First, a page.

On a final analytical note, we see the same prior trendline, as well as a prior high, acting as a possible stopper in the Russell 2000 (RUT) chart, which is my next chart. If we keep looking at everything, not just our favorite index or indicator, we will SEE more. There's not a lot to say here and this (chart) picture is worth tons of words, at least accompanied by the level line highlighting the prior top AND apparent resistance at the longstanding and previously 'broken' bullish/up trendline.
Stay tuned of course on what happens next, but this index has reflected a previous favorite theme of small to mid cap stocks and either this theme will start finding less favor or it marks something else. The something else might be to not to get TOO bullish, which is maybe why trader sentiment HASN'T reached a bullish extreme. My sentiment indicator probably will reach such an extreme however before this market comes down much; enough at least to make a downside option play worth doing.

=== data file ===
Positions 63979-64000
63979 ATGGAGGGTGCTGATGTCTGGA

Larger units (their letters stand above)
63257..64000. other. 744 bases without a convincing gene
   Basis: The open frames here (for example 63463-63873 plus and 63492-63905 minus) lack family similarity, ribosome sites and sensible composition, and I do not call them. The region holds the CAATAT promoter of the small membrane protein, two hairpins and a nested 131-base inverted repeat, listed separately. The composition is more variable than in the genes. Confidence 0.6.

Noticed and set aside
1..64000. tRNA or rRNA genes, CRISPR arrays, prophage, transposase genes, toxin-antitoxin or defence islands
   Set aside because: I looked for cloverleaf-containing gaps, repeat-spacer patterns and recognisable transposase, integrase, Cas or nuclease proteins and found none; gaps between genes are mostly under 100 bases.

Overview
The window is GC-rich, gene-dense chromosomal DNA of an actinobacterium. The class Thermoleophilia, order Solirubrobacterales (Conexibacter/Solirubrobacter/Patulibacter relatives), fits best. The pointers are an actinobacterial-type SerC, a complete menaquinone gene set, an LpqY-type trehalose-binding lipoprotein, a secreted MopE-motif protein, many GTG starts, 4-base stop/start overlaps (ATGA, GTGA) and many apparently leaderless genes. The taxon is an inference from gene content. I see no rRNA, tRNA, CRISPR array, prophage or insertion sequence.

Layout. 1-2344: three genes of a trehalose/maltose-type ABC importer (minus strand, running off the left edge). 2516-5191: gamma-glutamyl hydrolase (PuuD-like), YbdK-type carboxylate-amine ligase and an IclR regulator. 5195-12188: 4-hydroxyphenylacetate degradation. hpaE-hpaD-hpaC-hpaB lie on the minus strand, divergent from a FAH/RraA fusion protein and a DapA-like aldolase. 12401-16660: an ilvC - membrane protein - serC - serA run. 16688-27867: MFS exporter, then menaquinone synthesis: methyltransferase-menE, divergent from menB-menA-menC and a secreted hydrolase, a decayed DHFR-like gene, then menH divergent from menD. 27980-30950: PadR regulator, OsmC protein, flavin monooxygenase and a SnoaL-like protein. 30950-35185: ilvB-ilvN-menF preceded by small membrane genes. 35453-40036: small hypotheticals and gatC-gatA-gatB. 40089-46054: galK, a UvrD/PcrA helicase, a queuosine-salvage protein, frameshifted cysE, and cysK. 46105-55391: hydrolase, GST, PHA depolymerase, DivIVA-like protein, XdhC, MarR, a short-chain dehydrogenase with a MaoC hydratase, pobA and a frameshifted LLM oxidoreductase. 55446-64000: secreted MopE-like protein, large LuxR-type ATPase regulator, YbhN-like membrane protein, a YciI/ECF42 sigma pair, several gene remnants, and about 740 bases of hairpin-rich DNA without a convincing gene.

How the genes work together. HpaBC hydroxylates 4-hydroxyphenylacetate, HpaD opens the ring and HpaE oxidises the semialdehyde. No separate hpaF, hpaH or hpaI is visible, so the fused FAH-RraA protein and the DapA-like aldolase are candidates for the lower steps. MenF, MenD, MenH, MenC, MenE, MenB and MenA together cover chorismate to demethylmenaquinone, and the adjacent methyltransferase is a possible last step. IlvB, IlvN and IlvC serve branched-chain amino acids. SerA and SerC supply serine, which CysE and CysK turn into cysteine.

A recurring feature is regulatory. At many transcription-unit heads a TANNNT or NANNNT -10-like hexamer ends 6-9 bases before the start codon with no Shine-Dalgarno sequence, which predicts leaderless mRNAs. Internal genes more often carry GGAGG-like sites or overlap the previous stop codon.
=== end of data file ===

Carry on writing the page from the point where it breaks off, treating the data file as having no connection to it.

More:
Too rarely do we really take stock of ourselves and look INSIDE at what might be keeping us from profiting in our trading and even what we are looking to get out of options trading. I've known many who trade 'as if' it is gambling and just throw the dice. Such folks rarely admit that this is the way they see the market. Or, they use the toughness of figuring out market trends and when to get in or stay OUT and may use their view that the 'random' nature of the market makes consistent profiting in the options game too tough for most of us who are up against professionals and the like. Some traders I've known are into speculative trading for the 'action' and thrills it can provide. These folks are pretty sure long-term losers in the profit and balance sheet at the end of each year.